Thursday, April 7, 2011

The Pursuit of Happiness

“The search for contentment is, therefore, not merely a self-preserving and self-benefiting act, but also a generous gift to the world” (Gilbert, 261).

I’ll be completely honest, when we began reading Gilbert’s Eat, Pray, Love I did in fact think she was acting greedy in her travels towards self-discovery. It was absolutely necessary, both mentally and physically, for Gilbert to “find herself” in order to survive her traumatic divorce and continue on in life; however, I feel that she began her journey in the wrong mindset. In the first two sections of the book it seems that she is only striving to understand her internal structuring, yet when she gets to Indonesia, Gilbert finally begins to split the spotlight. Indonesia is definitely my favorite section of the novel, as it stresses the importance of understanding one’s individual input into the workings of the world around them. Gilbert’s greed began to evaporate as we made our way through Bali, as I came to realize that she must first understand her own inner-workings before she can work to maintain the sense of serenity surrounding her, “The madness of this planet is largely a result of the human being’s difficulty in coming into virtuous balance with himself” (Gilbert, 251). Hearing Gilbert’s story has taught me, that when one discovers genuine happiness, the people who love and care for them are actually the ones who benefit the most.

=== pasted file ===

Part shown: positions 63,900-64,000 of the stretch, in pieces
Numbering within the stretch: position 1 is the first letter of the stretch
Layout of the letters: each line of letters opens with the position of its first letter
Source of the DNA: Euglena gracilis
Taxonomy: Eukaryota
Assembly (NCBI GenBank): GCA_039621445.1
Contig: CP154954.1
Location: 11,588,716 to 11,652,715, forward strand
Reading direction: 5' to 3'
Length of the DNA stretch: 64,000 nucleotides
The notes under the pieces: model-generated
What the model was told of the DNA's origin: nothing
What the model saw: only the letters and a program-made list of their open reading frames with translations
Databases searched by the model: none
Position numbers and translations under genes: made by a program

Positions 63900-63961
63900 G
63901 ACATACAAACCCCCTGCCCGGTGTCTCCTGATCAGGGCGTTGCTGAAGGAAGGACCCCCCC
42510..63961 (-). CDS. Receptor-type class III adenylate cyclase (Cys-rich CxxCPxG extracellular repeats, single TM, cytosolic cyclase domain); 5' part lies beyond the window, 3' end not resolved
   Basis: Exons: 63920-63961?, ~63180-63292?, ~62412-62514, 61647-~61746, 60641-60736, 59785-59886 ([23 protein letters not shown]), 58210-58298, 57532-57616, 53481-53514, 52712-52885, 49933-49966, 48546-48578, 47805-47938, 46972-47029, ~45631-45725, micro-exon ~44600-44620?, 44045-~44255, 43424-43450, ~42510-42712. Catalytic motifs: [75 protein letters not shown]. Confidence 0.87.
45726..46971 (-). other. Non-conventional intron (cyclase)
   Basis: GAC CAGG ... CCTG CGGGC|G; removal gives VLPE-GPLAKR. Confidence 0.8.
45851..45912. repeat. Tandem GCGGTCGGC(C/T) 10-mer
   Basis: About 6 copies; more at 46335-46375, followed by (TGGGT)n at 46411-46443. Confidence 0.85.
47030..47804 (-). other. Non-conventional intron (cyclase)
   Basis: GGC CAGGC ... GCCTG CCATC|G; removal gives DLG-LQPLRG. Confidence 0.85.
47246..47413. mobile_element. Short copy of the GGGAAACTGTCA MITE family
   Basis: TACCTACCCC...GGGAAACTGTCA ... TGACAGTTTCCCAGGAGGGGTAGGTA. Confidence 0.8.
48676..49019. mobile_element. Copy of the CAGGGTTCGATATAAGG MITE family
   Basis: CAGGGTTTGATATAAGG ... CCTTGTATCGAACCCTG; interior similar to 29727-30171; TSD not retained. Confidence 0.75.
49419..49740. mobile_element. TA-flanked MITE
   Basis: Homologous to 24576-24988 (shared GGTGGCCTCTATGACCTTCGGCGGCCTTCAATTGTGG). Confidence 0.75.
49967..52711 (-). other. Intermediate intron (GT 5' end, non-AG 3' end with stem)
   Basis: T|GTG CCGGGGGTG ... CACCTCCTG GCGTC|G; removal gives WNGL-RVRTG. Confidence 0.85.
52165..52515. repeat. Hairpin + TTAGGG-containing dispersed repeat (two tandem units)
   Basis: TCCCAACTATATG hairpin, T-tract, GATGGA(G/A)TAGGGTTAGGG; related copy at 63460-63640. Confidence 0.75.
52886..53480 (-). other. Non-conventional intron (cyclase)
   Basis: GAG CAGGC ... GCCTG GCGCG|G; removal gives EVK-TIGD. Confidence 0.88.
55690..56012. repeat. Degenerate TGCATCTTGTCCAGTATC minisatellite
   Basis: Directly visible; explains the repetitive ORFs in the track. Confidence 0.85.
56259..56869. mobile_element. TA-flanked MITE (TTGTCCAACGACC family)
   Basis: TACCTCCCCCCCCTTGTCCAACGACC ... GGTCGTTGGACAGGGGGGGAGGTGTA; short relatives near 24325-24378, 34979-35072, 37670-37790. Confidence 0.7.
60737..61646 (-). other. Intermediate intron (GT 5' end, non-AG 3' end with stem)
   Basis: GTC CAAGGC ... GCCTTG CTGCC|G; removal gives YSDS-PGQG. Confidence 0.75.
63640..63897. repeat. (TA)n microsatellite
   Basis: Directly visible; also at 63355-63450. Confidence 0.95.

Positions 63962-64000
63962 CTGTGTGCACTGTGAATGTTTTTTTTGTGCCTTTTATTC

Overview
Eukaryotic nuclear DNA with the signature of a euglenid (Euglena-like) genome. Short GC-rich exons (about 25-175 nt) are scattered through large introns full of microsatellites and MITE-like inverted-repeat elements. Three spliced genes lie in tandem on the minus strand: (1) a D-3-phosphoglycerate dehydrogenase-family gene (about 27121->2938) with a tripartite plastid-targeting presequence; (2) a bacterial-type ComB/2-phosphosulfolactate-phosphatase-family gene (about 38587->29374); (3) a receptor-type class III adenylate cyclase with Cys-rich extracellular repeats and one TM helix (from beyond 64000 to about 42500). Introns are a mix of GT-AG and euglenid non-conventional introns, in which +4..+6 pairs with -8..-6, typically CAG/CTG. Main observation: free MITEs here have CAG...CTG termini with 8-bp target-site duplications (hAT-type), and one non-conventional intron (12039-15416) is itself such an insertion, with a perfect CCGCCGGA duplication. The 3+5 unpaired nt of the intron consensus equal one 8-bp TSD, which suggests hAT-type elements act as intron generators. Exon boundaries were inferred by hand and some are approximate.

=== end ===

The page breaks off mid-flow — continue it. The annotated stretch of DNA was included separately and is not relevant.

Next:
When someone is lost in life, their sadness presents those around them with an (sometimes) unintentional burden. However, once they find their path of the moment balance is restored within their cluster of loved ones. The loved ones are encouraged to remain happy themselves, as well as to work towards maintaining the searcher’s fresh sense of joy, eschewing any further hardships. In the ideal society, people would pay extra attention to the state of those around them on top of keeping track of their own well-being. Is this really why Bali is considered paradise? Gilbert has definitely learned that one must work for happiness (especially in India), yet on the final leg of her journey she is constantly reminded that one must work for the feeling of “home” as well. Whether you are working for the money to buy a home, working to build the shelter with your own two hands, or working your friends’ bank accounts, the feeling of “home” is just as arduous to attain as happiness itself, “You have to participate relentlessly in the manifestations of your own blessings” (Gilbert, 260). The pages of every book we have read this semester have echoed the same message; happiness and home are one in the same. Their ties seem unbreakable, just as in the case of two people who truly love one another, be it sexually or not. If both parties put forth the effort to maintain this balance than the ties will absolutely remain eternal.

No comments:

Post a Comment